Meet Kent Resident and Avid Volunteer Nancy Simpson

by Michelle Gehlman-Teeter

Nancy Simpson, Vice-President of the Greater Kent Historical Society, and I sat in the cozy office of the Kent Historical Museum, the walls and ceiling of which are a warm, polished wood that gives the feel of sturdy, timeless work being done. It was once the home office of a mill owner and mayor of Kent, among many other people, so wisdom has been soaked into the hundred-year-old walls.  Nancy chatted with me about her role in the Greater Kent Historical Society and beyond.

Nancy was born Nancy Francis on Scenic Hill in Kent , specifically on Van de Vanter Street. In the fourth grade, Nancy lived for awhile with her Grandparents whose home was behind the Bereiter house, the current Kent Historical Museum. Mostly, however, Scenic Hill was where she grew up.

Nancy wanted to go to college, but the times being what they were, she went to key punch school instead. This landed her a job at Bell Telephone where she was promoted to supervisor in only one and a half years. In 1965, Nancy married Chuck Simpson. Once married she didn’t want to commute to Seattle anymore, so she got a closer job as a secretary for First Baptist Church where she worked for ten years.

Chuck and Nancy adopted two children and this is when Nancy began her prolific career as a volunteer. Over the years she has volunteered: in Panther Lake’s health room; Cub Scouts; Camp Fire Girls; as PTA president; Meals on Wheels; helping out at her grandchildren’s school; Kiwanis and, of course, the Greater Kent Historical Society. She also worked for Judson Park Senior Living, earning a commercial driving license so she could driver the residents on trips all over the area, and eventually becoming the Resident Director.

After her daughter graduated college, Nancy retired. But she found retirement boring, so along with her volunteer efforts, she worked eight years in a plant nursery in Fife. Over the years Nancy also had two businesses: Gotcha Covered an apron business and a basketry weaving business. The latter had items exhibited at the Seattle Design Center in Seattle.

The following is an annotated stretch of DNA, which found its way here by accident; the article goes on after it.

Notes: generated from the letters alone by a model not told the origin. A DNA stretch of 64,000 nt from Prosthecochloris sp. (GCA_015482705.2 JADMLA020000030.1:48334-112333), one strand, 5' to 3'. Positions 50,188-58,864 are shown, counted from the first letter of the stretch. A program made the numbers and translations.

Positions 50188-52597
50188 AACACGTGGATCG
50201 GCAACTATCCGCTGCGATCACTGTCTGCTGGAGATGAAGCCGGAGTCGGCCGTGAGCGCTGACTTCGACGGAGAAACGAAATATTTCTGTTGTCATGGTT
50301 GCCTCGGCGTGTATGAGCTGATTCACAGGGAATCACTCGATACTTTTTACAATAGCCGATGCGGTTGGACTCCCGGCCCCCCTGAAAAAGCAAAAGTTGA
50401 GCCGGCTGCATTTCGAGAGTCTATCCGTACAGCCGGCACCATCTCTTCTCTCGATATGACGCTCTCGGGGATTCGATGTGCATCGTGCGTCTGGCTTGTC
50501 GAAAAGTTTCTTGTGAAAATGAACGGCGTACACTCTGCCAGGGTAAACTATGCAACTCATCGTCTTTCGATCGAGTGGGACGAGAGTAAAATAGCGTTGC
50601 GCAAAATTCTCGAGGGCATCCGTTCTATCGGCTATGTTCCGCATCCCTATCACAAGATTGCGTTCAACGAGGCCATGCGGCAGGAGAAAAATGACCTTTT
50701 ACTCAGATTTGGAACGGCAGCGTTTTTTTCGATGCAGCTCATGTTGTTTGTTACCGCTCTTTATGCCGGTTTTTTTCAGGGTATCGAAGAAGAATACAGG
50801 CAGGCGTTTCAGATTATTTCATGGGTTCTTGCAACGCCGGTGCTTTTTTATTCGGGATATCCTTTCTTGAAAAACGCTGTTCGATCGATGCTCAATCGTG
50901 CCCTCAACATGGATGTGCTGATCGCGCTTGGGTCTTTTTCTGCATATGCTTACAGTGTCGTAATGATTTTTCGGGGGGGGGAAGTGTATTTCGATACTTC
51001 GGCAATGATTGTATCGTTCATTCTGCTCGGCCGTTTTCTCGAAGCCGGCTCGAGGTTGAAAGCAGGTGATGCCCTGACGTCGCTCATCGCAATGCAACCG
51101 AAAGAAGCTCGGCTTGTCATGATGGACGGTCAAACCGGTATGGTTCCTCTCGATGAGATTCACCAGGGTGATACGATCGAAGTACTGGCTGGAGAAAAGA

“There is always fun stuff to do,” Nancy said.

Kent Museum Gardens
Photo by Dana E. Neuts

Nancy’s sister Sally was volunteering at the Kent History Museum, working in the garden and asked if she wanted to help. This was how Nancy began working with the Greater Kent Historical Society. Sally and Nancy took responsibility for the landscaping at the museum and through trial and error created the lovely grounds there now.

The historical society president at the time, Charlene Shaw, asked Nancy to become president after she stepped down. Nancy was the president for three and a half years until she got worn out and had to step down too. While president one of the accomplishments in the museum she is proud of was remodeling the kitchen area to make it more usable for events. They also had an exhibit on the World’s Fair which got honorable mention at the AKCHO award ceremony held at MOHAI.

Nancy reflected, “I love bringing in US history and combining it with Kent history”.

Nancy has come back to the museum as vice president and says she is still figuring out what her role at the museum will look like now. She wants to create relationships and believes a collaborative effort is the best way to do things.

“I enjoy being at the museum because when people come through the door, I always find connections,” said Nancy.

There are many things Nancy loves about living in Kent. Being where she grew up, it’s familiar which is comforting, but she especially loves the parks. She has spent a lot of time in the local parks as her husband, Chuck, used to play minor league baseball in them.

“They are a real community advantage,” Nancy said, “for kids and adults too.”

The main thing about Kent Nancy would like people to know is the diversification and opportunities that are here for people. There are not only jobs but also recreation and the arts, giving the example of the Kent Spotlight Series performed in the high schools’ performing arts centers.

Nancy’s hopes for Kent’s future are a couple more restaurants, maybe even an ice cream parlor, to pull in more people, making this a place to spend their time and helping the local economy.

Nancy says she enjoys working with people and it shows in her countless hours of service to our community.

“It’s important to contribute back to a community if you live in it,” she said.

Michelle Gehlman-Teeter

Michelle Gehlman-Teeter is a writer and photographer from Kent, Washington. Michelle is a contributor to She loves to find interesting places to go and fun things to do and share them with her readers. Click links to see her writing, photography or Facebook page.

6 replies on “Community Profile: Nancy Simpson”

  1. Enjoyed reading this interview. We grew up in Kent, too, but moved to Enumclaw in 1979. We like checking in.

  2. Fun to read about Nancy’s life since the days we shared in junior and senior high school. Her activities in the museum are especially interesting to me as I serve on the board for the Shoreline Historical Museum, having left Kent 50 years ago. Thank you for keeping the history of our home town alive and well. Looking forward to seeing Nancy again at the next KM class reunion.

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